Today’s Filter Presses
Filter presses have come a long way from the days of the old “plate and frame” presses.
By Cory Jenson
Three main factors have created a resurgence of interest in using filter presses to dewater fine wash plant effluent. First, it has become harder to get permits for new settling ponds due to changes in regulation and permitting processes. This has caused owners to seek closed-loop dewatering solutions. Second, many plants are running out of space for additional settling ponds, or settling ponds do not fit well with expansion plans by preventing access to, or use of, mineable reserves. Third, in order to reduce operating costs by achieving drier cakes or using less chemicals, operations are looking at replacing belt presses with newer style filter presses that can often achieve a drier product while using less chemicals.
Aggregate plant operators who may be familiar with older filter presses often refer to the filter presses on the market today as “plate and frame” presses. It is important to understand the difference between older style plate and frame presses and the newer style higher-pressure recessed plate and membrane plate filter presses more commonly used today. It is also helpful to know the primary styles of filter presses on the market and the frequently used options on these filter presses, as well as typical cake moistures achieved with recessed and membrane-style presses.
The filtration cycle of a filter press, at its most basic level, consists of covering two plates with filter media, applying enough force to create a seal between the two filter plates, and then using a feed pump to supply the pressure necessary to pump the slurry into the cavities formed between the two sealed plates. The filter cloth prevents the solids from escaping from the plates while allowing the filtrate to pass through the openings in the filter media. Once the chamber is packed full of solids, the feed pump stops, the pressure sealing the plates is released, and the filter plates are pulled apart from each other, allowing the dewatered cakes to discharge via gravity. A common misconception is that the press squeezes the plates in order to dewater the cakes. In actuality there is no movement of the press during the dewatering of the filter cakes. The plates are held together in order to form a seal, and the feed pump supplies the necessary pressure to dewater the fine solids. The only movements of the press during operation are, typically, for opening the press to discharge the cakes and closing the press to start another cycle.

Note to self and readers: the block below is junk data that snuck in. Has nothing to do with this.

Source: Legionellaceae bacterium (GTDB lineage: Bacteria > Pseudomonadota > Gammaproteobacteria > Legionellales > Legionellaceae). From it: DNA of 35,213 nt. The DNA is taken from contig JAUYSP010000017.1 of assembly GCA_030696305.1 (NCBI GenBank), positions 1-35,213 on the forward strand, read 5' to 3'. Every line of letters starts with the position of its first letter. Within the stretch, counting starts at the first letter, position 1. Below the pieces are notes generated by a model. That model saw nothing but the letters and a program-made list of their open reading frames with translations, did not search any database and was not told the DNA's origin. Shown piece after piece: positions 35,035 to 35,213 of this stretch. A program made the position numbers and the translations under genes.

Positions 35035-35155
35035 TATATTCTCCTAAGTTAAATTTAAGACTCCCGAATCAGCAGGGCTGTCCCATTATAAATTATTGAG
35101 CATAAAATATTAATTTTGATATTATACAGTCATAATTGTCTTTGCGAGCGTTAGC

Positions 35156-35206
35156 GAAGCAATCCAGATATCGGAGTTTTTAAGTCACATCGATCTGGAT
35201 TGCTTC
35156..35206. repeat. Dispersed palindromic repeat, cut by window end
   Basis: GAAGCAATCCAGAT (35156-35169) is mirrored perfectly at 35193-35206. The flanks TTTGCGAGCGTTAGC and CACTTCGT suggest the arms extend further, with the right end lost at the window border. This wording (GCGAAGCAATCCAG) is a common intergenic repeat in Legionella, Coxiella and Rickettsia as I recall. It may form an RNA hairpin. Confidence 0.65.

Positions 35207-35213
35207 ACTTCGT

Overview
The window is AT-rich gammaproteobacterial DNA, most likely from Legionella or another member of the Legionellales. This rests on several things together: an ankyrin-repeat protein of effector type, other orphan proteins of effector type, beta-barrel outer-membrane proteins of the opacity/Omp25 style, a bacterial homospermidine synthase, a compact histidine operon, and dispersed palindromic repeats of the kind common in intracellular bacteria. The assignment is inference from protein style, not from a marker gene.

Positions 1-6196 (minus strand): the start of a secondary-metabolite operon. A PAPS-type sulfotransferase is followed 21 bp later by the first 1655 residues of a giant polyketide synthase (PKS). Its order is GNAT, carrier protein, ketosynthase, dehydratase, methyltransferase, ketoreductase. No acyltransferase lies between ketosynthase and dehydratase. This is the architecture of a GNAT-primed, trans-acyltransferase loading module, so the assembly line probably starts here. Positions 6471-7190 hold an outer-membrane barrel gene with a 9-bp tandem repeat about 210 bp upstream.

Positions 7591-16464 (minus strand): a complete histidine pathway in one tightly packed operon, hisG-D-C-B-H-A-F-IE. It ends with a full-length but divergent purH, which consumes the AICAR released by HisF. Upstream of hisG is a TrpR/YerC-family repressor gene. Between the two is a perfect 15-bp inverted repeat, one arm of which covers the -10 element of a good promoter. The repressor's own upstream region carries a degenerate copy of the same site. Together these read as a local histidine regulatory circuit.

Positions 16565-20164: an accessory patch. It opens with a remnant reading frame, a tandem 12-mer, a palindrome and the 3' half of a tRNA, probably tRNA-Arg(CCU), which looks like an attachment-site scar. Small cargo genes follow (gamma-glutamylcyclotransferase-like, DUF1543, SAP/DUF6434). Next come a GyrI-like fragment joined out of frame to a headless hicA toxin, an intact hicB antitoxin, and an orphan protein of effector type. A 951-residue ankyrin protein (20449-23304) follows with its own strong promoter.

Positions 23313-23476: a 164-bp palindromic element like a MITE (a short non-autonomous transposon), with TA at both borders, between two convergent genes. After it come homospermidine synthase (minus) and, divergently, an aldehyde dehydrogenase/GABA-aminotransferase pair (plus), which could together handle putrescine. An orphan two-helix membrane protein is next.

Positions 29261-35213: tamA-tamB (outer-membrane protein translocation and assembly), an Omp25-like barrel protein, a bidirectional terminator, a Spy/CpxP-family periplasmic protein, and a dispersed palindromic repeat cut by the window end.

The simplicity and limited movement of filter presses are what lends them to high levels of automation and reliability. The ability to select cycle times, cake thickness, feed pressures, and plate styles are what allow filter presses to achieve much drier filter cakes than many other competing technologies.
Plate- and frame-style plates
Plate and frame presses have been around for the longest time and are characterized by the use of essentially flat plates with accompanying frames. When the plates are pushed together (as shown in the filter plate styles diagram), the thickness of the frame determines the cake thickness. The filter cake forms inside the frame between the two plates. Common problems associated with this old plate design are the difficulty in removing the cake once it is formed inside of the frame. To discharge the cakes, the flat plates are pulled longitudinally away from the frame. Since the cake is formed inside the frame, operator intervention may be required in order to remove the cake with this older style plate. Newer presses typically incorporate recessed plates and/or membrane plates to overcome the disadvantages of the older style plate and frame designs. Another factor that limited the capabilities of the older plate and frame presses is that they were often restricted to much lower feed pressures of 80 to 125 psi.
Due to the wide use in past decades of the older style plate and frame design, it is still quite common to hear people call newer presses by the old name of “plate and frame” presses. This often creates confusion with people who are familiar with the problems associated with the older style plate and frame plates and do not yet understand the capabilities of the newer style plates and presses.
Recessed filter plates
In order to overcome the difficulties in cake discharge with older style plate- and frame-plate configurations, newer plates have been developed to improve the discharge of the cake from the filter press. These plates have recessed cavities on each side of the filter plate. When the plates come together, the two recessed plates form the chamber where the filter cake is formed. Once the cake is formed inside the chamber, the plates are pulled apart, and the cake is able to discharge freely, as it is no longer trapped inside of the frame as it was in the older “plate and frame” style plates.
Membrane filter plates
Like the recessed plate, the membrane plates are also characterized by having a recessed area on both sides of the plate. The key difference is that a flexible membrane is also added between the web of the plate and where the filter cake is formed. The membrane plate can then be placed next to a recessed plate in what is called a “mixed-pack” configuration, as shown in the filter plate styles diagram.